Discogenic Back Pain

Discogenic Back Pain

Occurs as the Condition of the Discs in the Spine Gradually Changes Over Time

An estimated 6 million people in the U.S. live with discogenic back pain.

Discogenic Back Pain Facts & Information

As we get older, the discs in our back go through a natural aging process. For many, this occurs without causing any noticeable symptoms. For others, it can be the source of persistent lower back or neck pain.

Those most commonly affected are 30 to 60 years of age. If you are among those who suffer, the good news is that discogenic back pain usually improves with the proper medical attention. Our pain management specialists will help you understand what’s causing your pain, develop personalized non-surgical treatment regimens to resolve your pain, and strengthen your spine now and for years to come.

How & Why Does Discogenic Back Pain Develop?

Discogenic pain occurs as the condition of the discs in the spine gradually changes over time. It is one of the most prevalent causes of acute or chronic back pain. You may experience only a few days of pain, or you may suffer prolonged, moderate to severe, recurrent pain. Most discogenic pain occurs in the lumbar spine (lower back).

When pain occurs, it may be spontaneous or it may result from an activity. The most frequent symptoms of discogenic pain are lower back pain and spasm. Occasionally, pain may radiate to the buttocks, groin, or thighs. Typically, the pain is made worse by bending, sitting, or standing in a stationary position, and often relieved by lying down. However, mild activity such as walking may actually provide some relief. Certain tasks, such as lifting or bending, will likely make the symptoms worse.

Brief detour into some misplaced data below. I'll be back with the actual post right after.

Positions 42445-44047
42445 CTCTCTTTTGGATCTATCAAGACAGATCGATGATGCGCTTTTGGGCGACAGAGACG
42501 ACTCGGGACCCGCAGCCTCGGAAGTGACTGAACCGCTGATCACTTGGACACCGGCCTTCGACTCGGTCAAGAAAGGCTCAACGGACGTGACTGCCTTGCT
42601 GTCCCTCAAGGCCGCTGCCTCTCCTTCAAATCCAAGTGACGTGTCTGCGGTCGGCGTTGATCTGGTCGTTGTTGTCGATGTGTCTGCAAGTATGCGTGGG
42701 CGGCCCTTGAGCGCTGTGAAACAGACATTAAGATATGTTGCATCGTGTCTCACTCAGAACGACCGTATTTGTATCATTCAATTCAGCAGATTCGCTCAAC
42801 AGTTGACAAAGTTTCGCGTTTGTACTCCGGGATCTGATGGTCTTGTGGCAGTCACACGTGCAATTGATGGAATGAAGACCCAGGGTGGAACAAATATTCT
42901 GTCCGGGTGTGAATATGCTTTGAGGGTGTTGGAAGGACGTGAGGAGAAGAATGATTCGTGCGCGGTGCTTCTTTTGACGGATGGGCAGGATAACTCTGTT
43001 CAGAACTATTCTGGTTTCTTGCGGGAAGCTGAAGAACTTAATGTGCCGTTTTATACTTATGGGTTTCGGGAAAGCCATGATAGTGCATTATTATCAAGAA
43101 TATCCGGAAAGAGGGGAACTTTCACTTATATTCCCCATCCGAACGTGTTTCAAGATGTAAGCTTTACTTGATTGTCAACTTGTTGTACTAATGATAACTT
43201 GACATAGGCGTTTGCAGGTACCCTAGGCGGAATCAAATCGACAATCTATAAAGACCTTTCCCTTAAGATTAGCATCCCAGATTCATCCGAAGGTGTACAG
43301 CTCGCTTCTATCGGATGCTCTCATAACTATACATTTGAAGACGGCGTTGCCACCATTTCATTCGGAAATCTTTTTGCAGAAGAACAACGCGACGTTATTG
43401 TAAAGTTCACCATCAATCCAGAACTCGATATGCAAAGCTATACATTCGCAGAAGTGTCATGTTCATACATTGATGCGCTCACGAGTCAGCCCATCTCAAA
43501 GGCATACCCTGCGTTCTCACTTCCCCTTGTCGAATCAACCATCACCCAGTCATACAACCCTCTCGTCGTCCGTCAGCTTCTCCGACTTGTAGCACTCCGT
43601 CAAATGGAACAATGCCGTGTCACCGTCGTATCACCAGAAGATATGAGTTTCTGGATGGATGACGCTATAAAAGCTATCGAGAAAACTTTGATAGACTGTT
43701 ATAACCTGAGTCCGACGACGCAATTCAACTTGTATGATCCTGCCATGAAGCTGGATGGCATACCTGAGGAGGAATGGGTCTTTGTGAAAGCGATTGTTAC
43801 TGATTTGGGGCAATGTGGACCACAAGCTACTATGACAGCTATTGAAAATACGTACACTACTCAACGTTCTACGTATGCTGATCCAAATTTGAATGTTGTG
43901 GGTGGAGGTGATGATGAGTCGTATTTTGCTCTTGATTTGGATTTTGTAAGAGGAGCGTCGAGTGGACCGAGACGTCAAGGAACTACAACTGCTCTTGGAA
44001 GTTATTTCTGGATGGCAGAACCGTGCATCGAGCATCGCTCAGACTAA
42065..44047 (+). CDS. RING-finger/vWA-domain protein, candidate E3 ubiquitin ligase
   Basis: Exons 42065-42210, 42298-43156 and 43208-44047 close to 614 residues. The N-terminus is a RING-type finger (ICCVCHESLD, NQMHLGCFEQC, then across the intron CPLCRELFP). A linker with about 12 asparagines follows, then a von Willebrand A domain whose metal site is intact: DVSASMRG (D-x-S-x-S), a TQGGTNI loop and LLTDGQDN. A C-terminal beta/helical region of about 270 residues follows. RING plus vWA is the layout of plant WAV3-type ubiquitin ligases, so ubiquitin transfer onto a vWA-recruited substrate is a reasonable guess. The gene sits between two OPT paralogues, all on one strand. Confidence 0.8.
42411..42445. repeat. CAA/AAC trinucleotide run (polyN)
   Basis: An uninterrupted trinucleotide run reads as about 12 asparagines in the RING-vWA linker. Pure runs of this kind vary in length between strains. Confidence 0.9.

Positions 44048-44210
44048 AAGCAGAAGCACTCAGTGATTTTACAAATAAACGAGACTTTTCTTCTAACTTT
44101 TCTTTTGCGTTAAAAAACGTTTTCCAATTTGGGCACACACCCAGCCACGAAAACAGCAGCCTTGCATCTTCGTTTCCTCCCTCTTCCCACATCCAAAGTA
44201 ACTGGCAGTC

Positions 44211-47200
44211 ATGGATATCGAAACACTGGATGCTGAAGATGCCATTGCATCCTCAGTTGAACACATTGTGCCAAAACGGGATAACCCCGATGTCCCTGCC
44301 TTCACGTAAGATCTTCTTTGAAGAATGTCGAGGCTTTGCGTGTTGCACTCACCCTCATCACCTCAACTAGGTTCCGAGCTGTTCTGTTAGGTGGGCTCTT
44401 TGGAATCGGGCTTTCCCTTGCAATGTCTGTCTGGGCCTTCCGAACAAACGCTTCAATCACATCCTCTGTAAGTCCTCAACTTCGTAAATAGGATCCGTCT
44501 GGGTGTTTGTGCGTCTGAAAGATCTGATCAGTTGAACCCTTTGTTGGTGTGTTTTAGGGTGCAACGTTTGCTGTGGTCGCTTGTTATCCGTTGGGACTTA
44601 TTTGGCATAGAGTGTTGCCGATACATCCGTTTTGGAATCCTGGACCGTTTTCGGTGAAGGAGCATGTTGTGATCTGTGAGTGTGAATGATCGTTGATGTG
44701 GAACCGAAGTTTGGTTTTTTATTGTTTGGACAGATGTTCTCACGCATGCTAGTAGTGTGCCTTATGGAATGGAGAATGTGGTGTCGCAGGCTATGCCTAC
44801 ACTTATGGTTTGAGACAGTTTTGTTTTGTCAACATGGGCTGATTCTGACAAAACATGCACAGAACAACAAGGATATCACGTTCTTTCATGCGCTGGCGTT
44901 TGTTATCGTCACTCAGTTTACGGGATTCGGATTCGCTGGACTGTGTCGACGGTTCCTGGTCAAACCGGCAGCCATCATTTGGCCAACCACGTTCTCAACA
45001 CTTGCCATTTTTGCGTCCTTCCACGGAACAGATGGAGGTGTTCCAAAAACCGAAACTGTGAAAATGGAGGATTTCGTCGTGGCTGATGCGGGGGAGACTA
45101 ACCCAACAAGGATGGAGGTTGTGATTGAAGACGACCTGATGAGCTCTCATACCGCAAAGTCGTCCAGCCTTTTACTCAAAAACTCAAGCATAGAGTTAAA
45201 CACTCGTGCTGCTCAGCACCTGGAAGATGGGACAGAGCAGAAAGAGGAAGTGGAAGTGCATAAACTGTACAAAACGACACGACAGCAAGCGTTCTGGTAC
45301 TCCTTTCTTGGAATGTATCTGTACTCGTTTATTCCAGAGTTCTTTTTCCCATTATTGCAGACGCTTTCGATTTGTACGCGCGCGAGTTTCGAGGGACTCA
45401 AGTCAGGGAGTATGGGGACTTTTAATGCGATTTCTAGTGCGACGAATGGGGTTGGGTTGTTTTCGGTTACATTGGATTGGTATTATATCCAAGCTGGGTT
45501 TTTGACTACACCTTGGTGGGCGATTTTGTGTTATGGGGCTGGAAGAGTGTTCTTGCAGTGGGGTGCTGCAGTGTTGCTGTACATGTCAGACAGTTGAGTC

The lumbar (lower) spine has five vertebrae with soft discs in between. Each disc is composed of a tough outer ring (annulus) surrounding a soft center (nucleus). When we are young, the discs consist predominantly of water (about 80%), but as we age, the discs lose hydration and become more susceptible to cracking and fissures called annular tears. These tears lead to inflammation and pain.


-Lower (lumbar) back pain and spasms
-Pain radiating to the buttocks, groin, or thighs


Proper diagnosis starts with an experienced pain management doctor.The type of pain that you may have with discogenic back pain can be similar to the symptoms of several types of disorders. Accurately determining the correct source of your pain is critical to successful treatment.

-Begins with a thorough clinical evaluation
-Including a complete medical history, analysis of your symptoms, and physical examination
-Testing may include x-rays, MRI and/or CT scans, and electro-diagnosis (EMG)
-These advanced diagnostic techniques definitively pinpoint the source of pain


Comments are closed.